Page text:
Offshore Oil & Gas industry safety standards have fallen, says Unite the Union

Offshore industry safety standards have fallen, says Unite union


Health and safety standards in the oil and gas sector have dropped in the past six months, according to Unite.

The union surveyed more than 700 offshore workers, and more than 58% claimed standards had fallen, with 38% saying it had stayed the same. Just over 3% reported an improvement.

The union said 38.5% of respondents felt unable to report an incident because of fear of victimisation.

Industry body Oil and Gas UK said safety was its highest priority.

Unite called for a whistleblowing helpline to be set up.

Regional officer William Wallace: “This survey shows a very worrying picture

“Companies should never – ever – make cuts that threaten health and safety and put the lives of our members at risk.

“The lessons of Piper Alpha should never be forgotten.

“We will be calling on the industry to work with health and safety bodies, with the trade unions, and with government so that we can get a confidential helpline created.

“No worker should feel victimised for raising these issues. The consequences could be catastrophic.”

Anonymous report

Trish Sentance, health and safety manager at Oil & Gas UK, said: “Just under 50% of those who responded felt health and safety offshore had stayed the same or improved, but we do acknowledge that concerns have been raised.

“Safe operations has to be at the heart of everything we do and there is always more work to be done. However, it is good to see that the majority responding have felt able to report an incident.

“Industry takes the issue of health and safety very seriously and we would always encourage those with concerns to come forward to report these.

“For those wishing to make an anonymous report there is an industry wide confidential Health & Safety Executive phone-line already in place.”

The industry body said senior in senior industry representatives meet regularly with the offshore unions, through the Offshore Co-ordinating Group, and health and safety is “always central to the discussion”.

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December 2015

Offshore union RMT sets out five critical points as it calls for “crisis management” plan to rescue British jobs and infrastructure in wake of oil price slump

OFFSHORE UNION RMT today set out five critical  points as it calls for a plan of action from politicians both north and south of the border to rescue British jobs and infrastructure in the offshore industry in the wake of the oil price slump.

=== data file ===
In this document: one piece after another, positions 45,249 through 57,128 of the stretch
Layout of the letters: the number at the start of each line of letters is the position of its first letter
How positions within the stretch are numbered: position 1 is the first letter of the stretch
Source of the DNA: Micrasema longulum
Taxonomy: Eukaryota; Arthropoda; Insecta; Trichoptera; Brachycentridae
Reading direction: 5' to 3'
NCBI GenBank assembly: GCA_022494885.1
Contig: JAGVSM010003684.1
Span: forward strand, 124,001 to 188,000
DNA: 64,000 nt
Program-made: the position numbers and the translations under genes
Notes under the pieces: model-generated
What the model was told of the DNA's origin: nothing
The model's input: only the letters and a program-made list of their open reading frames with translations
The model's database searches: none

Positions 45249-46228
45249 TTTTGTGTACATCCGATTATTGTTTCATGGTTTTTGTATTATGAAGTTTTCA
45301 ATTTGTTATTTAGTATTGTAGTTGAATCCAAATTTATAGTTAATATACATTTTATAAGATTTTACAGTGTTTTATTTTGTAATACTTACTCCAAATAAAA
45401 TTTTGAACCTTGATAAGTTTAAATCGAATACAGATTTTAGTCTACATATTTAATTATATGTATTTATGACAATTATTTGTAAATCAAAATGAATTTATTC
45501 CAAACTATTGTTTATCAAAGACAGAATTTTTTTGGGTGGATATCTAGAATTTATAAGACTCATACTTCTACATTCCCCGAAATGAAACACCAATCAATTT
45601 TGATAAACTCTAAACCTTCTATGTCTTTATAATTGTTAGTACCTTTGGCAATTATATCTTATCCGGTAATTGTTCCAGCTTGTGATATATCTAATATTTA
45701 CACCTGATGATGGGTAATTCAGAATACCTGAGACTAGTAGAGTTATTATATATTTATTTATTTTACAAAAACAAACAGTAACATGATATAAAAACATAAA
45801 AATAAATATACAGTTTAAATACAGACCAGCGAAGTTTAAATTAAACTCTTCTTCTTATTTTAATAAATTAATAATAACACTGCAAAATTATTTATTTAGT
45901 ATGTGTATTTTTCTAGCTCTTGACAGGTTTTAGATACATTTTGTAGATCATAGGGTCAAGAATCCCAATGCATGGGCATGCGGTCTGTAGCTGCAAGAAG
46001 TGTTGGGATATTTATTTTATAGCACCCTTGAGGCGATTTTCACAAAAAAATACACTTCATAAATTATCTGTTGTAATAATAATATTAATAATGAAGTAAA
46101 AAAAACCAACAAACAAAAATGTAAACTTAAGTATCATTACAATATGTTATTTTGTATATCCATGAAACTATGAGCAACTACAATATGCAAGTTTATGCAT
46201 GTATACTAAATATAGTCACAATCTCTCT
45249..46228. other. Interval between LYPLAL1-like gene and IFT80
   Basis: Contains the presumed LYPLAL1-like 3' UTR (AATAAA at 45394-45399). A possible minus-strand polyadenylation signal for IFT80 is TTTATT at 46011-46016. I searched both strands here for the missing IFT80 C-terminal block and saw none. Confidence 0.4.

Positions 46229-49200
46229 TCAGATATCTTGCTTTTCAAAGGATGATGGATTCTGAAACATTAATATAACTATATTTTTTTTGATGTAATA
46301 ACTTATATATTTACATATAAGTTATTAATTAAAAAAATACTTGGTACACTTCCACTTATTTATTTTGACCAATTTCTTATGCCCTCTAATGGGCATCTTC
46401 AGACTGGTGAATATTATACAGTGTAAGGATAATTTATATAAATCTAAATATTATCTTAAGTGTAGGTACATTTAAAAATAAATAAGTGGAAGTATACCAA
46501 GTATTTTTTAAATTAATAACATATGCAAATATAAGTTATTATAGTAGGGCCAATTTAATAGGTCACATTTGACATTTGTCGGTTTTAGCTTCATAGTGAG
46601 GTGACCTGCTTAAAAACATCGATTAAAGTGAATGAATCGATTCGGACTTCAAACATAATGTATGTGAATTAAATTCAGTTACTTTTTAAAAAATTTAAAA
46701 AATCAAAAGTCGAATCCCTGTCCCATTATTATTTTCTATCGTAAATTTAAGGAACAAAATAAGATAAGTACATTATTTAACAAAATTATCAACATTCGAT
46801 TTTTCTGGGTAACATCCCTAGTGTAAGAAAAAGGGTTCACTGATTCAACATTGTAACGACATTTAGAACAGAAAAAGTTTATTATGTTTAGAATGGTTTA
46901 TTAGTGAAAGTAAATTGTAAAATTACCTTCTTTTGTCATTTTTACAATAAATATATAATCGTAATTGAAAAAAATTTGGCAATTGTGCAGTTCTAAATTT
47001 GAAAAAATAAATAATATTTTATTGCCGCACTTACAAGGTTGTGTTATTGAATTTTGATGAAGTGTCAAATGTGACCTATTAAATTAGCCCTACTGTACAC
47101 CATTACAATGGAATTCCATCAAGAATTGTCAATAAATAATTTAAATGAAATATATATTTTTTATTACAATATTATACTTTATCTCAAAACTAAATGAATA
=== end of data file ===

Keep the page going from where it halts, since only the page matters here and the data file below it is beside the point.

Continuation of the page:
People; RMT has major concerns about the impact of cost-cutting across the sector. We are hearing from workers with several different operators (Total, Apache, Shell and others) that terms and conditions are to be slashed in an effort to reduce costs. The most worrying element of these cuts are the proposed changes to working patterns which could see workers currently working 2-weeks on, 3-weeks off, being altered to either 2-on, 2-off; or 3-on, 3-off. These changes if pushed through will see significant redundancies and a loss of experience and ‘corporate memory’. For those remaining, the ‘safety culture’ we have developed over the last 5-years plus will be irreparably damaged as working hours increase significantly whilst income stands still. Talk of low morale is already widespread, which in a major hazard industry should be cause for concern.

Hardware; The cost-cutting agenda will see major redevelopment/refurbishment projects delayed indefinitely, as investment dries up. For some installations this will be of serious concern. The Health & Safety Executive Key Programmes 3 & 4, ‘Asset Integrity’ and ‘Ageing Infrastructure’ respectively, are wholly reliant on investment for redevelopment/refurbishment, without it many installations will be run inefficiently and moreover with greater risks and hazards. History demonstrates that during each and every downturn which the sector has suffered we have come close to disaster and the fatality rate has increased. The pressure to reduce costs, but maintain production, creates scenarios like the Shell Brent Bravo incident of 2003; insufficient numbers of motivated people avoiding the risk of losing production by doing little or no intrusive maintenance on safety critical equipment so leaving us a spark away from another Piper Alpha disaster.